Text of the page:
3.5-inch
960x640 pixels
Retina Display
Dual-core
1.2GHz
1GB RAM
Dual-core
1.5GHz
1GB RAM
Quad-core
1.5GHz
1GB RAM
Dual-core
1GHz
512MB RAM
Android 2.3
Update to 4.0 now available
Android 2.3
Update to 4.0 available soon
Android 4.0 iOS 5.1
16GB storage plus microSD expansion 16GB storage plus microSD expansion 32GB storage 16GB, 32GB and 64GB storage options

Camera

Photo-lovers will be pleased to learn that the excellent Samsung smartphone camera on the GSII is definitely here in the 4G model. We've found it very difficult to spot the differences in the quality of photos between the older and newer cameras, with both taking class-leading photos. The camera in the 4G is fast and colour-accurate, with an LED flash for low-light situations.

(Credit: CBSi)

(Credit: CBSi)

Features

Beyond the numerous physical changes listed above, the GSII 4G features the same suite of apps and tools that are found on the standard non-4G version. Samsung includes the 2012 Good Food Guide as a download through the Samsung app store; there's also the Navigon navigation tool, if you don't like the free Google Maps navigation. The standard Samsung media player is here too, so you can watch DivX, XviD, H.264 and WMV video files and listen to music in MP3, AAC, WAV or FLAC formats. There's no FM radio though, so lovers of talk-back jockeys and live sports broadcasts will need a different phone or an app that streams radio over the web.

There is near-field communication (NFC) on-board though, which is a boon if you know how to use it, and a good feature to have in preparation of new apps and tools that will be coming over the next couple of years. For example, when Samsung updates the GSII 4G to Ice Cream Sandwich, the NFC hardware will let users share files with other ICS phones, using Google's Android Beam software. Sony will soon have SmartTags in store, as an optional accessory for its new Xperia range, and these tags will be compatible with the GSII 4G, as well.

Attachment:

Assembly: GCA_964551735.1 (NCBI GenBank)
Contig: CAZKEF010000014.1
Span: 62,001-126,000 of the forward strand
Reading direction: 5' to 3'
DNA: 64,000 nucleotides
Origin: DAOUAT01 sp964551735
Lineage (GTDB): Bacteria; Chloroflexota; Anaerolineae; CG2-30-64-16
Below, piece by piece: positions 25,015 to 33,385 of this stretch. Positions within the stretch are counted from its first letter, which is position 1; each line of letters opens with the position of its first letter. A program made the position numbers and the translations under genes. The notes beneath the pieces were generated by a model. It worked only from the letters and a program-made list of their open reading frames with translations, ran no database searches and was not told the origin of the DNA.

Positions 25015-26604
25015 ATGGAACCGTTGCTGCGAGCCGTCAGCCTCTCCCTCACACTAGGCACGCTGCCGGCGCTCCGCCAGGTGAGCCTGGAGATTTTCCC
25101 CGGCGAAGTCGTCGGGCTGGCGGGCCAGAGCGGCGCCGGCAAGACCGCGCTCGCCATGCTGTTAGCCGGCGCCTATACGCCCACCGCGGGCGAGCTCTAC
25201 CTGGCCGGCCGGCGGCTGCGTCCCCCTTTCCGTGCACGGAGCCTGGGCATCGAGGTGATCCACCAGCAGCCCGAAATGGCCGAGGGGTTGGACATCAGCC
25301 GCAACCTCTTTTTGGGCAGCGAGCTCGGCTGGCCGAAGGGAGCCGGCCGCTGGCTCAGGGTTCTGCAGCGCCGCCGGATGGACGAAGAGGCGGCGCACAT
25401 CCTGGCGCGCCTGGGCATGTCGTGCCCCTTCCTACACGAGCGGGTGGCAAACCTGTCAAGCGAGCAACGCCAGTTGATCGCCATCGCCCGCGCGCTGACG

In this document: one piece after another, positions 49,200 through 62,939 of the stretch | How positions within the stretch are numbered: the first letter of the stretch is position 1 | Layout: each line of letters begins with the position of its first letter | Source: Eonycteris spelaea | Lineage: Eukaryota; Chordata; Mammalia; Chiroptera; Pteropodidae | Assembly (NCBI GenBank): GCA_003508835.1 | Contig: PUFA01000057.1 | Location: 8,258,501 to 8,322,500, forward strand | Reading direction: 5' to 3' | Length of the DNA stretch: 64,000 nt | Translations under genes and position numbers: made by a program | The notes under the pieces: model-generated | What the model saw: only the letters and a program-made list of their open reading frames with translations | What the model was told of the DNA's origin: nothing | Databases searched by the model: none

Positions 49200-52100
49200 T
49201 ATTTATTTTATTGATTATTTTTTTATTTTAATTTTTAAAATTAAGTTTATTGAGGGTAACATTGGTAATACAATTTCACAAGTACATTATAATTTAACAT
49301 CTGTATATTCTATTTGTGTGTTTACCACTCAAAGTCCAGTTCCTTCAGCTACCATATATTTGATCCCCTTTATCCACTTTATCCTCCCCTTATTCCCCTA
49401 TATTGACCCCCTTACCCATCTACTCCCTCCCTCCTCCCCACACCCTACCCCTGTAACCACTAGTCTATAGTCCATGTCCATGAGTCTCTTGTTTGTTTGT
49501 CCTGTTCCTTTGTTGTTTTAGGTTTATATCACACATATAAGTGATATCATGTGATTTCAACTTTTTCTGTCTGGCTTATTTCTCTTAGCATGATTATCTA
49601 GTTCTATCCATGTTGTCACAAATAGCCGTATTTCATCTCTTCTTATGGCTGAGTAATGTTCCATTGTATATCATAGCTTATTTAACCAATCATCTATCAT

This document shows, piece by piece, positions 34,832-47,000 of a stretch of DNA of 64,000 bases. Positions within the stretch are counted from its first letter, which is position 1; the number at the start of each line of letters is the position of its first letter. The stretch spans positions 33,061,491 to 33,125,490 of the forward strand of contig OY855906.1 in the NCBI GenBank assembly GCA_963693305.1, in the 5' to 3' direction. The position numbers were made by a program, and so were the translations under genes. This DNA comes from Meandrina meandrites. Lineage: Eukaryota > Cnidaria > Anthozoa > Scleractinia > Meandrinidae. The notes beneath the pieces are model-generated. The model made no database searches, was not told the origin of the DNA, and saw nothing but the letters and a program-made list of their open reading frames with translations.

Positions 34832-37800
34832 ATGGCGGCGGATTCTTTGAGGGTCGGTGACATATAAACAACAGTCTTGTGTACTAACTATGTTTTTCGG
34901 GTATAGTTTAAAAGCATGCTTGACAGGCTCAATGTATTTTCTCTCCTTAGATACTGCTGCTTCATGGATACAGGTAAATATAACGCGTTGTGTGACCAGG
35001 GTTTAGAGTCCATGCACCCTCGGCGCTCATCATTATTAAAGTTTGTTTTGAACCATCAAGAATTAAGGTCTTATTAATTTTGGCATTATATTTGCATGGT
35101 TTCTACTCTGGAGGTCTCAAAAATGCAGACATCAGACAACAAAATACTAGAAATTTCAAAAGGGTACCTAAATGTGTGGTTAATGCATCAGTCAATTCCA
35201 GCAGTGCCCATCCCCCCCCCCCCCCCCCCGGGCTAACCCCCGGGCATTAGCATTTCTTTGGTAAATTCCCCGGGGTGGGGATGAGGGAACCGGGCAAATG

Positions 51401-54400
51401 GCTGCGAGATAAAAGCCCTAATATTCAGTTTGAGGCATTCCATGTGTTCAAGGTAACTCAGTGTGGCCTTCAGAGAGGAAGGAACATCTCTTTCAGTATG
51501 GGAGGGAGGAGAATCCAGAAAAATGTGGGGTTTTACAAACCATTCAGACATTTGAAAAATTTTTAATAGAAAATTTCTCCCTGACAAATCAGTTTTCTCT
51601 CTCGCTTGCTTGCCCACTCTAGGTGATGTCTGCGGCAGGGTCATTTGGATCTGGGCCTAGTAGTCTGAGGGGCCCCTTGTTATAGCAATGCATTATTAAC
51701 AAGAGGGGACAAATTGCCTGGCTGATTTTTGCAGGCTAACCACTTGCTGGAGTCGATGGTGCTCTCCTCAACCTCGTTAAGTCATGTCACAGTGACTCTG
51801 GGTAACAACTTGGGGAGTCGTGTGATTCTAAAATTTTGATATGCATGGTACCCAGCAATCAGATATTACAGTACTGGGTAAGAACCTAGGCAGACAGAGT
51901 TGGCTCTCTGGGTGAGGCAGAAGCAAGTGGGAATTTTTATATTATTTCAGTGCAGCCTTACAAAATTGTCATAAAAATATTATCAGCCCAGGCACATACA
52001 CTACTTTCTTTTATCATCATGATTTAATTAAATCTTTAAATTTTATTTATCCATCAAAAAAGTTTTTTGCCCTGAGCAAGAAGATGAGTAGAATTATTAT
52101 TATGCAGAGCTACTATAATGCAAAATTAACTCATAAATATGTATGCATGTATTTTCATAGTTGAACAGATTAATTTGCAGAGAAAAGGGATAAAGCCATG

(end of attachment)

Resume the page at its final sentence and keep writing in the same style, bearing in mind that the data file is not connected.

Overall

I argued recently that where there is money to save, last year's best phones are worth your consideration. The Galaxy S II 4G is one of last year's best phones, but sold this year and priced like a newer model. As with all phones at Telstra, there is no budget-friendly price range, with the starting price for this phone (at the time of writing) is AU$64 per month on a 24-month plan. For this money, you can have your pick of any of the big releases, including Samsung's own Galaxy S III when it's released in just a month's time.

The Galaxy S II 4G is by no means a bad phone. It's fast, both in the user experience and its network capabilities, and we've found it stable during our review. It also has great battery life. But this is let down, somewhat, by its lower-resolution display and its older version of the Android OS. All up, an excellent device, but there is plenty of competition to consider, at this price point.